Monday, December 19, 2011

catch up (to), catch up (on), and catch on

Here are a few headlines from current events.

Can Romney Catch up to Gingrich in the Polls?

Yes I can! Yes I can! Catch up on my sleep, that is...

Meatless Mondays Catch On, Even With Carnivores

We learn the verb "(to) catch" fairly early when learning English. But there's more! We have several two-word verbs that use "catch".  There is "catch up". (Furthermore, this two-word verb requires a preposition "on" when the direct object is stated.)  And there is also the two-word verb "catch on".

It's important to know the difference between "catch up to", "catch up on" and "catch on". Two-word verbs, if you recall, hold a unique meaning that is more than the sum of the two words (the verb + the preposition).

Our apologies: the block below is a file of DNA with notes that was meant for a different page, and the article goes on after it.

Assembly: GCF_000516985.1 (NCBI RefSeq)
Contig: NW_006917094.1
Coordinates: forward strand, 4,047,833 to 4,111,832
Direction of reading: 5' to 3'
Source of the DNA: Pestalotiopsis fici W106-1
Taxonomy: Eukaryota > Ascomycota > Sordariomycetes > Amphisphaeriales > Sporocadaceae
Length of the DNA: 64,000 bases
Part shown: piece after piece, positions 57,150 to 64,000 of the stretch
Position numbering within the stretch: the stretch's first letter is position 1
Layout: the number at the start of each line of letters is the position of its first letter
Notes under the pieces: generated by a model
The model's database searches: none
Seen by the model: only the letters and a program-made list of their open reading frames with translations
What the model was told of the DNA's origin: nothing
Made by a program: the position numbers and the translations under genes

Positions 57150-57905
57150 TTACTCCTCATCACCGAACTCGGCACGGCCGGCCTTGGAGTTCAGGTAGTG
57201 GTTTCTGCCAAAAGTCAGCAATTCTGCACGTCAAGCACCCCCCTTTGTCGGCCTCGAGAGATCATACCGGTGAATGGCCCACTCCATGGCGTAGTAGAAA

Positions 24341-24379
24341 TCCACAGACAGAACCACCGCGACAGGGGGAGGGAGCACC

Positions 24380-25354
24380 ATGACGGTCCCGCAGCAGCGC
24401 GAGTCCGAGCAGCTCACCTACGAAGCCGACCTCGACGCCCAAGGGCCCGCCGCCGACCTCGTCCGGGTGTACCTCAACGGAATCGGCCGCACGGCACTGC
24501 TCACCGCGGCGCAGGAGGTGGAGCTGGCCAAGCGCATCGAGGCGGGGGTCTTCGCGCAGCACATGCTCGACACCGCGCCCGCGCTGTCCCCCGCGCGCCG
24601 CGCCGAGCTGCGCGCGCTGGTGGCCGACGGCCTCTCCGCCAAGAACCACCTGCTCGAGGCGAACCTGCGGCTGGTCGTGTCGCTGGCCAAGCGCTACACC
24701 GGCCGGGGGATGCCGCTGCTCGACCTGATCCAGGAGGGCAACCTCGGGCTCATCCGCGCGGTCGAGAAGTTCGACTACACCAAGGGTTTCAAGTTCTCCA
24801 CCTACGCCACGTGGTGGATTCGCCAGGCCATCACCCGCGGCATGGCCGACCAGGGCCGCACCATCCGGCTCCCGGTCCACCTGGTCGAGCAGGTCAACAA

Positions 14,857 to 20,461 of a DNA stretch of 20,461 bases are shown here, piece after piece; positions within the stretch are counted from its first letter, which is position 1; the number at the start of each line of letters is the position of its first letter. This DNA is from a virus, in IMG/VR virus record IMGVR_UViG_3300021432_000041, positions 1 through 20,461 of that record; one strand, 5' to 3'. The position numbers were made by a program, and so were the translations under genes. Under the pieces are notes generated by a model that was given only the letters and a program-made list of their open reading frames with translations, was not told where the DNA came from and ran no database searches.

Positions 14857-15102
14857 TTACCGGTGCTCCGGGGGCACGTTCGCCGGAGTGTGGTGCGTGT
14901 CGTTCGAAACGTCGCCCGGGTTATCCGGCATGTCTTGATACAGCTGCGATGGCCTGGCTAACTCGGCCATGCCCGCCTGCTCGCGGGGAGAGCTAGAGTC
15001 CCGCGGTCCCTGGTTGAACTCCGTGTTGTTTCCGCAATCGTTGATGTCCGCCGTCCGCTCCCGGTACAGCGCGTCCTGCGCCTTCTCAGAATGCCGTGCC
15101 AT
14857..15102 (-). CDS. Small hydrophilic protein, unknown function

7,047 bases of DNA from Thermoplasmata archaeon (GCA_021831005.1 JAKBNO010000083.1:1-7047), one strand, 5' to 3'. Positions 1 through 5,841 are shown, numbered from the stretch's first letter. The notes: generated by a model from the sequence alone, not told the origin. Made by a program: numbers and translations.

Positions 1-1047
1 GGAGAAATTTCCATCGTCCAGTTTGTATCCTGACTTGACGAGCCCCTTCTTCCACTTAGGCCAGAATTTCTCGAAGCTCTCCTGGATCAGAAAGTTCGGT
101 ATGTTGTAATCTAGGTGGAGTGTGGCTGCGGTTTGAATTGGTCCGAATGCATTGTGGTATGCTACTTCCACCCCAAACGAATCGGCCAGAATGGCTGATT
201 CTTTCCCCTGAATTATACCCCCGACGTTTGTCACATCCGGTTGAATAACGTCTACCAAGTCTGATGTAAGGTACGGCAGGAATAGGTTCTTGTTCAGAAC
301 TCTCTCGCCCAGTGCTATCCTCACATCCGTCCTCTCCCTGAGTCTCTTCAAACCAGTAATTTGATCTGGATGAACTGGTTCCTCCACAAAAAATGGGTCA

The three headlines above link to news articles. Read each article and get a sense of what these words mean, and how each one is different.

Then try these three sentences, also from the internet:
Each verb is used once. 
  • catch on
  • catch up to
  • catch up

1)   I'm busy now... Let's ________ later.
2)   All of his bad deeds _____________ him.
3)   Solar energy is finally _____________.

Let's get your feedback.  Enter your responses in the comment box below.

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